Keep assessing globally and aim to find the key link.
That said, some of the patterns that have worked require more optimal core integrity….essentially normalizing the core. Not muscle specific but an adequate and appropriate balance of activity based on the load or demand placed on the system. Proximal stability (maintenance of expiratory position and cylindrical core activation) in the presence of distal mobility (extension movement of the hip)
Kneeling ball rollout
Push up variations
Once saggital stabilization is established, rotation moments are then assessed and challenged.
Make sure the T-L junction has good motion and that there is no, and I mean zero malposition of the pelvis. Rule out any tight hamstring issues or anterior pelvic tilt from tight quads, which either way leads to chronic shortness of the iliopsoas. Iliopsoas has a huge number of attachments in the trunk to flex the hip without falling over, but when short, in standing, it pulls the lumbar and last thoracic vertebrae forward and down. Look at the whole ribcage – take your finger and palpate between every rib and find active intercostal trigger points. No one hardly ever does this for clients…a lot is missing in between those ribs related to Tsp.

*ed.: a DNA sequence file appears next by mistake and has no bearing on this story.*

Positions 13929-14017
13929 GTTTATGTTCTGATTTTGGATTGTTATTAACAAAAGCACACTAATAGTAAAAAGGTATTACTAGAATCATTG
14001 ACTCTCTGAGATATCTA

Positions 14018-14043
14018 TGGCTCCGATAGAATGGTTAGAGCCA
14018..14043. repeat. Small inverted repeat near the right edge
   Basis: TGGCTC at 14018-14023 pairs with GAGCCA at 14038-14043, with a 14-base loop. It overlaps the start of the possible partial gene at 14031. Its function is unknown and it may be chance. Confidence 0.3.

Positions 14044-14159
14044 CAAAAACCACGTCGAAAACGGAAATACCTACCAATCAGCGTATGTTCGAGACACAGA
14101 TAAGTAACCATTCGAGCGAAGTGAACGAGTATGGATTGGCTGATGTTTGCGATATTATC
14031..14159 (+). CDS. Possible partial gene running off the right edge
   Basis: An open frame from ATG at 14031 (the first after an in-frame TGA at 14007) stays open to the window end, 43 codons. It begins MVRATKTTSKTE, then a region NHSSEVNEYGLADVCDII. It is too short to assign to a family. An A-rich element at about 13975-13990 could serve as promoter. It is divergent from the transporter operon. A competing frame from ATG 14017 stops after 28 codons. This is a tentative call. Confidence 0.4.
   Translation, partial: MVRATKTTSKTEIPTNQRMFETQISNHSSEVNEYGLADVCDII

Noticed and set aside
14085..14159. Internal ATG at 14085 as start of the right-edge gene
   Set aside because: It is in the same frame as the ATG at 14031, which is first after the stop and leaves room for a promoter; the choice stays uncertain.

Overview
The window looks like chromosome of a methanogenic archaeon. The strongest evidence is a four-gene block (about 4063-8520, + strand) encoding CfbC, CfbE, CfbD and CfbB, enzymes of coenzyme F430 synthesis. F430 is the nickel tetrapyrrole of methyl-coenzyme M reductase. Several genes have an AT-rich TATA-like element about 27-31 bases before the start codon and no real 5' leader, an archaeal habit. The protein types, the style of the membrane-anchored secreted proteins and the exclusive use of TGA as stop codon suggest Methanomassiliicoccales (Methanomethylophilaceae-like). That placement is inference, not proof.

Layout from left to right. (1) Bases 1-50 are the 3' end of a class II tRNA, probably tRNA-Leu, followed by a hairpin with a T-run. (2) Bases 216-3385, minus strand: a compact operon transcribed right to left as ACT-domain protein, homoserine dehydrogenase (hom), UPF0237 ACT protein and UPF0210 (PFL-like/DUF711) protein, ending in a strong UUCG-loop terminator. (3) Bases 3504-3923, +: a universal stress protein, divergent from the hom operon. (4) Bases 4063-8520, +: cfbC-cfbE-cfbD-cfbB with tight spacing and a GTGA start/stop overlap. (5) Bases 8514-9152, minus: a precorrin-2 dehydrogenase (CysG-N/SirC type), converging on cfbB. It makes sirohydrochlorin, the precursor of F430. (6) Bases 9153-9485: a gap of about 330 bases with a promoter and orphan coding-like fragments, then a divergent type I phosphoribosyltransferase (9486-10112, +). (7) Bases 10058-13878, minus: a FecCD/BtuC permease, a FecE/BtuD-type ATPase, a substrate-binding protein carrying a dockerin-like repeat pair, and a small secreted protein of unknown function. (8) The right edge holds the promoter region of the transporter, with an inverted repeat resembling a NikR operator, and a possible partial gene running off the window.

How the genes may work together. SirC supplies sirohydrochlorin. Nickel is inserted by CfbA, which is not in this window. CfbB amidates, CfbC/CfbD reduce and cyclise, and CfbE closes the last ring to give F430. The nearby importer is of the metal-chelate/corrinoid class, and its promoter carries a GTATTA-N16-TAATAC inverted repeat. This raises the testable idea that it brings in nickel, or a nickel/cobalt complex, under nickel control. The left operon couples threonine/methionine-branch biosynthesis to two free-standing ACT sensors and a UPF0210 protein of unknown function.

You get my point – keep looking globally, work locally at the T-L junction, the intercostals, more psoas. Maybe the hamstrings and quads. Make sure the person learns what a stable pelvis feels like and facilitate/strengthen muscles to keep it there.